Learning to Love the Good But Hard Life - Encouragement for Today - February 12, 2020

Katherine WolfFebruary 12, 2020

Learning to Love the Good But Hard Life
KATHERINE WOLF

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“Consider it a sheer gift, friends, when tests and challenges come at you from all sides.” James 1:2 (MSG)

No matter what chaos the day holds, my family can count on one constant: our bedtime routine.

To clarify, I don’t mean precious hours of bonding over bath time, book reading, teeth brushing and storytelling. We have two young boys, so hygiene and calm often go by the wayside, and at the end of most full days, we can barely manage wrestling them into their pajamas and tossing them in bed.

Yet, over the years, we have wired their brains and ours to expect every night to end with us praying together as a family, one by one. Though our boys have experienced challenges and been exposed to hard stories, they often revert to the prayer that lies just below the surface of most every human heart: “Dear God, thank You for giving me a GOOD day today. Please help me to have a GOOD day tomorrow.”

If the “good/good” prayer happens to be recited on a given night, we usually then pray over them: “And God, no matter what kind of day today was, or what kind of day tomorrow might be, give us courage to keep showing up, because we know You are with us, God, and You always give us everything we need.”

For good measure, we may throw in this final charge as they drift off: “James and John, God made you to do the HARD things in the GOOD story He is writing for your lives.”

Honestly, we’re giving that charge to our own hearts, too.

The Bible writer James says, “Consider it a sheer gift, friends, when tests and challenges come at you from all sides. You know that under pressure, your faith-life is forced into the open and shows its true colors. So don’t try to get out of anything prematurely. Let it do its work so you become mature and well-developed, not deficient in any way” (James 1:2-4).

This way of viewing our hardships feels so unnatural, if not impossible. How could we view our suffering, our unmet expectations, our losses as a gift? Most anyone who has lived a little bit of life knows that storms come with the territory. It’s an unavoidable reality in this world. So, if we cannot change it or even pray it away, what can we do?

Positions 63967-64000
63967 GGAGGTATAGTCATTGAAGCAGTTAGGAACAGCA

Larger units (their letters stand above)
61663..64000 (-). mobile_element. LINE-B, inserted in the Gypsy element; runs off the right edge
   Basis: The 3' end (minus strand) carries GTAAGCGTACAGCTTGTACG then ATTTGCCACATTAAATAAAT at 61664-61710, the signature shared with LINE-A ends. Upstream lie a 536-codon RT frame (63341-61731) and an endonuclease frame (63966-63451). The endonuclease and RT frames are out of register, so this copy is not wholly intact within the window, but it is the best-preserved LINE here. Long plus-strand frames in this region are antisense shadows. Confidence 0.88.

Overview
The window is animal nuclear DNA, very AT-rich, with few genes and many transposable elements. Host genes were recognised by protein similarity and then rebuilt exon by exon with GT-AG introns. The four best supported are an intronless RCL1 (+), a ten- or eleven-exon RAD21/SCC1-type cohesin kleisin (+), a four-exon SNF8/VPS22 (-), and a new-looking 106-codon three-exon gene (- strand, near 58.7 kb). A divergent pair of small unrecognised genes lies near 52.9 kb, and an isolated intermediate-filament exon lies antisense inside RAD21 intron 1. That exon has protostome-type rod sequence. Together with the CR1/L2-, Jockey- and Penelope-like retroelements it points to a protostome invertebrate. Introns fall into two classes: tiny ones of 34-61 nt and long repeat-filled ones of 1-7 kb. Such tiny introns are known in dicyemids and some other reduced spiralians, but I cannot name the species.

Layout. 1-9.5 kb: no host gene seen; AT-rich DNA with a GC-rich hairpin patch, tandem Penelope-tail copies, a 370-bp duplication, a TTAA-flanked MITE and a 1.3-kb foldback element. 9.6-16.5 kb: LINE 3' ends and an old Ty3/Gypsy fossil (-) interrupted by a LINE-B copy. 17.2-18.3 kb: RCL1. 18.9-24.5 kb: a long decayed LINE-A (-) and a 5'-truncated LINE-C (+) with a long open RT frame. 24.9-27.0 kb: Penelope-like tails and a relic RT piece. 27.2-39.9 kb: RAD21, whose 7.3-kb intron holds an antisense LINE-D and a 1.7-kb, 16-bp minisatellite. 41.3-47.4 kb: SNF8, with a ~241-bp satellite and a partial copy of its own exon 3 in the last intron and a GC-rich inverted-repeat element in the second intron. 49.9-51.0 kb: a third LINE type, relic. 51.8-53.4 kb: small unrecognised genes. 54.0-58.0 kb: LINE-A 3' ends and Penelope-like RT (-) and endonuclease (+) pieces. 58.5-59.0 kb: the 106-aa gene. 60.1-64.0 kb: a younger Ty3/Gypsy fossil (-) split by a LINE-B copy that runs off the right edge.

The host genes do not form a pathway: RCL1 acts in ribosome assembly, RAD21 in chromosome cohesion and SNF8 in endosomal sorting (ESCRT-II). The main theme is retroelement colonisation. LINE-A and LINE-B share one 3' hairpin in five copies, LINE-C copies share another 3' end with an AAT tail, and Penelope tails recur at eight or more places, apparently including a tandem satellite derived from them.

Well, for a start, we can redefine how we view goodness.

The “good life” isn’t one that lacks hardship, but rather, one that requires it. As James teaches, we will be incomplete and immature if we don’t go through challenges. And that truth doesn’t have to make us afraid.

So much of our mental energy is spent fearing what might happen in the future or staying stuck in shame and regret for what has happened in the past. What if we chose to view our inevitable hardships as the path to experience the goodness of God even more powerfully? As the avenue to our healing? As the truly abundant life?

The good and the hard things in life aren’t mutually exclusive. We hold them in bittersweet tension together because the good/hard life offers a depth to our experience with God and our compassion with others that we can’t get any other way.

This redefining leads to our refining. It won’t happen overnight. And it won’t happen unless we open our hands, releasing control over what we thought our life should be in order to receive God more fully.

In this process, we can find gratitude and even joy because we know a new kind of perseverance, character and hope will be ours.

Dear God, give us courage to fully live the good/hard life with joy. We pray to be found faithful in the midst of whatever hurts You allow in our lives. May our most longed-for healing be the healing of our souls. Fill us so fully with Your Spirit and Your hope that it overflows from us into the world. In Jesus’ Name, Amen.

TRUTH FOR TODAY:
Romans 5:3b-5a, “… we know that suffering produces perseverance; perseverance, character; and character, hope. And hope does not put us to shame …” (NIV)

2 Corinthians 4:8-9, “We are hard pressed on every side, but not crushed; perplexed, but not in despair; persecuted, but not abandoned; struck down, but not destroyed.” (NIV)

RELATED RESOURCES:
Is it possible to embrace suffering as a privilege rather than a punishment? Katherine and Jay Wolf’s latest book, SUFFER STRONG: How to Survive Anything by Redefining Everything, offers universal lessons on thriving in lives we never imagined living. Vulnerable, practical and surprisingly funny, join Katherine and her husband, Jay, as they disrupt the myth that joy can only be found in a pain-free life.

CONNECT:
Be encouraged as Katherine seeks to “redeem the internet” on her beloved Instagram profile (@hopeheals), or even better: Come get a hug in person at a live speaking event!

Enter to WIN your very own copy of SUFFER STRONG by Katherine and Jay Wolf. To celebrate this book, their publisher will give away 5 copies! Enter to win by leaving a comment here. {We’ll randomly select 5 winners and then notify each one in the comments section by Monday, February 17, 2020.}

REFLECT AND RESPOND:
What fear is preventing you from living more open-handedly? When has a specific struggle led you to greater spiritual maturity? We’d love to hear your stories in our comments section!

© 2020 by Katherine Wolfe. All rights reserved.

Proverbs 31 Ministries thanks Zondervan, a division of HarperCollins Christian Publishing, for their sponsorship of today’s devotion.

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